Thirteenth Sunday in Ordinary Time: Inner History


Today we meet two women, one entering into her femininity, the other older than her years for all she had suffered. The young had a powerful father to defend her. The latter, anonymous and ashamed of her condition, seemed caught between the need to hide and her desire to flourish.

Jairus, the father of the 12-year-old, fell before Jesus begging him to lay his hands on his daughter. The older woman slipped behind Jesus, convinced that any contact with him would be enough to heal her.

Rarely do the Gospels so blatantly place one complete story within another, but Mark recorded these incidents this way, and Matthew and Luke followed suit. In larger inclusions, such as the healing of blind people in Mark 8 and 10, the difference between the two stories illuminates the material between them. Here, the story of the woman takes center stage as a subtle commentary on the other.

In the incident with Jairus’ family, everything was clear: Jesus took the young woman by the hand, told her to get up, and she got up. Jesus fulfilled Jairus’ request. It is reminiscent of Mark 2 when some men took down a roof to position their paralyzed friend in front of Jesus. In both cases, the petitioners went to great lengths to bring Jesus’ attention to someone in dire straits.

Jairus’ story was simple and clear, complete without the interruption of the woman with the bleeding. Nonetheless, the gospel presents this boldly hopeful woman in the story of Jairus. What does Mark want us to see in this woman?

Despite our translation, Mark did not use the term “affliction” to describe the physical condition of the woman. He simply reported that she had been bleeding for 12 years. According to Mark, his suffering came from doctors who drained his finances as his condition worsened physically, socially and religiously. (Her physical problem made her ritually unclean, a condition that denied her the right to enter the temple and required her to stay away from society.)

But one day she heard about Jesus. A novice evangelizer led her to believe there was hope. Unlike the crippled man or the little girl, who each had their lawyers, she literally took matters into her own hands.

Perhaps someone had told him that the Book of Wisdom teaches that God formed human beings to be imperishable, imagining the divine nature. Perhaps she had the intuition of a mystic.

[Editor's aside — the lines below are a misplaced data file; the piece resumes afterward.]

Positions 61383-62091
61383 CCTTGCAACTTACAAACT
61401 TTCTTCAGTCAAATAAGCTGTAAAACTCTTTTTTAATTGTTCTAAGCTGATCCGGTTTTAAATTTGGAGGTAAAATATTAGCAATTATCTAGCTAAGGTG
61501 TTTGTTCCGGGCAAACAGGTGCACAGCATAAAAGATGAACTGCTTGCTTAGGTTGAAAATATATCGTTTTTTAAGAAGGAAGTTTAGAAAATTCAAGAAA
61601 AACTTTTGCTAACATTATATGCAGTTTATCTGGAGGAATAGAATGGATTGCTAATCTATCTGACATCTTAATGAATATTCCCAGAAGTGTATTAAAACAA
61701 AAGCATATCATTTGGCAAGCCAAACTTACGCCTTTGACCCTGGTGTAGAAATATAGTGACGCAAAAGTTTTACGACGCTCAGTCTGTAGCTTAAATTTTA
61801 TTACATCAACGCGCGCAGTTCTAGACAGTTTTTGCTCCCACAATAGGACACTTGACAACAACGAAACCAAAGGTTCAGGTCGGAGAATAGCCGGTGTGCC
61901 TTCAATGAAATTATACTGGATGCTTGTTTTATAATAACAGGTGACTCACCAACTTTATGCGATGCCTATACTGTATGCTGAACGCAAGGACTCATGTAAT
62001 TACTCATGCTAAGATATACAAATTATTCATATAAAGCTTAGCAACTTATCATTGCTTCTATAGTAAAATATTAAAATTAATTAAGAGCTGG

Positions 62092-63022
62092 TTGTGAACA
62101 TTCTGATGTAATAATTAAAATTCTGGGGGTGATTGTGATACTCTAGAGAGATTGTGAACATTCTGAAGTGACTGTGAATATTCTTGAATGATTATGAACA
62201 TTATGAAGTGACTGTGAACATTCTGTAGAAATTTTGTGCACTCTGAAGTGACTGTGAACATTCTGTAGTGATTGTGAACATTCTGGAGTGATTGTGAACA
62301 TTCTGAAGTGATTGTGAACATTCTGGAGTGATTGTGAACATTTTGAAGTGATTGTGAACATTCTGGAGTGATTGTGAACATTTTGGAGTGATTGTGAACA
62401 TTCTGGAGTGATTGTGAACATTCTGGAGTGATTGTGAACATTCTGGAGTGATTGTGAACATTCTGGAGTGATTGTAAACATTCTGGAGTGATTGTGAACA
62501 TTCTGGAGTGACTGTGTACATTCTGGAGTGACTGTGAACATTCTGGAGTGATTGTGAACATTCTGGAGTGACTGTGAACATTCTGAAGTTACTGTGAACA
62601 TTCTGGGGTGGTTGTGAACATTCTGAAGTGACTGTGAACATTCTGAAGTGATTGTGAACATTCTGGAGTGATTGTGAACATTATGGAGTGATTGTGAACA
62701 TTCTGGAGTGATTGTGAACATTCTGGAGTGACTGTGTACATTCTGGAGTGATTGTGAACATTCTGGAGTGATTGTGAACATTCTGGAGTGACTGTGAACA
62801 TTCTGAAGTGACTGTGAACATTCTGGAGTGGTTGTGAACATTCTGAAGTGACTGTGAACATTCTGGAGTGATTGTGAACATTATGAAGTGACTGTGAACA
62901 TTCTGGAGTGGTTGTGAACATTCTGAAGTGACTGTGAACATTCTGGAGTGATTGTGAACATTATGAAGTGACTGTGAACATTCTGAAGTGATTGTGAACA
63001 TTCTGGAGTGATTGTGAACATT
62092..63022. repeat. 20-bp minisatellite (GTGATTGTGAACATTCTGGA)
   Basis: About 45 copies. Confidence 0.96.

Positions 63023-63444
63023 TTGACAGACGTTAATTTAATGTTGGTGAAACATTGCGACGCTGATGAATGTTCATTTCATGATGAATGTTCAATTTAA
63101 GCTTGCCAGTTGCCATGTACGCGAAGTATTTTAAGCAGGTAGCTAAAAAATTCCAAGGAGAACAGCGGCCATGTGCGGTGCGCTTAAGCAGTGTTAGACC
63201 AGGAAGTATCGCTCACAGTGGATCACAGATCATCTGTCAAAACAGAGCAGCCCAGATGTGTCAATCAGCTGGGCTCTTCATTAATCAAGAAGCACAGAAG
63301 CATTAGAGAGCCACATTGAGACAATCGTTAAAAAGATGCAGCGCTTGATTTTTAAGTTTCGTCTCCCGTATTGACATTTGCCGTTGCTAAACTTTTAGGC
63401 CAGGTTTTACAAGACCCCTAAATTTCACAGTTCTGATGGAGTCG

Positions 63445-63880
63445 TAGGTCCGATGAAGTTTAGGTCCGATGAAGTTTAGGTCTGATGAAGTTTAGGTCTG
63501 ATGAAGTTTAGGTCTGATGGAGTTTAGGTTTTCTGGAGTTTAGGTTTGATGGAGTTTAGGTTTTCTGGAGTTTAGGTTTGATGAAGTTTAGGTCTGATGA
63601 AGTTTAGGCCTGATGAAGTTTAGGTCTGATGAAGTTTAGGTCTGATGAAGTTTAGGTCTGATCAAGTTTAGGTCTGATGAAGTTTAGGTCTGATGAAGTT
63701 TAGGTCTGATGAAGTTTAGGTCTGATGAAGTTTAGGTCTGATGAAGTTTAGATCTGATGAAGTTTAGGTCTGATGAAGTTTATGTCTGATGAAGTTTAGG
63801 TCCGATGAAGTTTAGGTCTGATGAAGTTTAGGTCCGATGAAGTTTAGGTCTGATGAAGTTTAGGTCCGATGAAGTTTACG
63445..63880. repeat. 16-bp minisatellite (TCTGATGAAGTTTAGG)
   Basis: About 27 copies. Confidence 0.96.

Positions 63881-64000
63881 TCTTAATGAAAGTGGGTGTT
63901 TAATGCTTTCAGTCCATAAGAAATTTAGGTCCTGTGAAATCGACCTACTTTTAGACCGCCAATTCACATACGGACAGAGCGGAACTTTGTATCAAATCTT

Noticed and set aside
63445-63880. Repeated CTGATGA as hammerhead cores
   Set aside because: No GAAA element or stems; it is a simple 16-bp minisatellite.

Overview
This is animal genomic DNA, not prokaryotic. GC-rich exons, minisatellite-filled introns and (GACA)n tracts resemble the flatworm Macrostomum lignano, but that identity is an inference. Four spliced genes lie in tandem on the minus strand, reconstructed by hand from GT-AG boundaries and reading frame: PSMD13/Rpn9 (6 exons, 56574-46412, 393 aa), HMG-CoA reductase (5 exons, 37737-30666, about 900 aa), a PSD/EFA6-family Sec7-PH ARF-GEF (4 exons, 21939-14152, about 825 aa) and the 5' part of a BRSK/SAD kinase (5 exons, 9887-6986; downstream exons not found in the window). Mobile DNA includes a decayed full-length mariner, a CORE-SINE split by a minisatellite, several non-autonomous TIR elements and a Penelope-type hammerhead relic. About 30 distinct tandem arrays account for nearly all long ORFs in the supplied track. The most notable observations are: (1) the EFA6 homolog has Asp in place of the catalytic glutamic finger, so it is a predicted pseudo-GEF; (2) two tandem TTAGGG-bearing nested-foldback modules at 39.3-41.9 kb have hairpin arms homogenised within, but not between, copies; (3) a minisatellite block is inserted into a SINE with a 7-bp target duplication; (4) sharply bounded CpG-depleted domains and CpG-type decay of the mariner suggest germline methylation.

Whatever the reason, she put more faith in Jesus and the God of life than in the ritual restrictions she was supposed to observe. Everything she had heard about Jesus affirmed her determination and made her believe that he would not be offended if she broke the rules in pursuit of the fullness of life.

She reached out in hope of a cure and could never have imagined Jesus’ response. Not only was he aware that a touch of great importance had occurred in the midst of the stampede, but when she introduced herself to him, he called her “girl”, claiming a relationship with her that he did not attribute to anyone else – neither woman nor man. By using this name, Jesus effectively adopted the role of being his father-advocate, implying that his faith in him and the God of life created a unique bond between them.

None of the evangelists tell us about Jairus’ fear and impatience as Jesus paused to interact with the woman. We also don’t know how Jairus later understood the events of that afternoon or what he explained to his daughter. But as Jairus suffered from anxiety about his child, Jesus called attention to the woman who was a living parable of faith in action.

This woman, known to us only as a “daughter”, was Mark’s equivalent of the people for whom Jesus prayed in John’s account of the Last Supper (John 17:20). She believed in him before she saw him. She met Jesus, the meeting changed her life, and she witnessed it in front of everyone.

At the end of their dialogue, Jesus summarized a theology of prayer in the three things he said to the woman: Your faith has saved you, go in peace and be healed.

While some might approach prayer as if they are ordering from a menu, the purpose of prayer – whether it is petition, praise, or penance – is to bring us to an encounter with God. of life which desires the meeting more than us. Whether we begin by imploring God for help for another or through our own needs, the real point of prayer is the encounter with God – and all that results from it. The inner story is simply that faith leads to action that generates greater faith.

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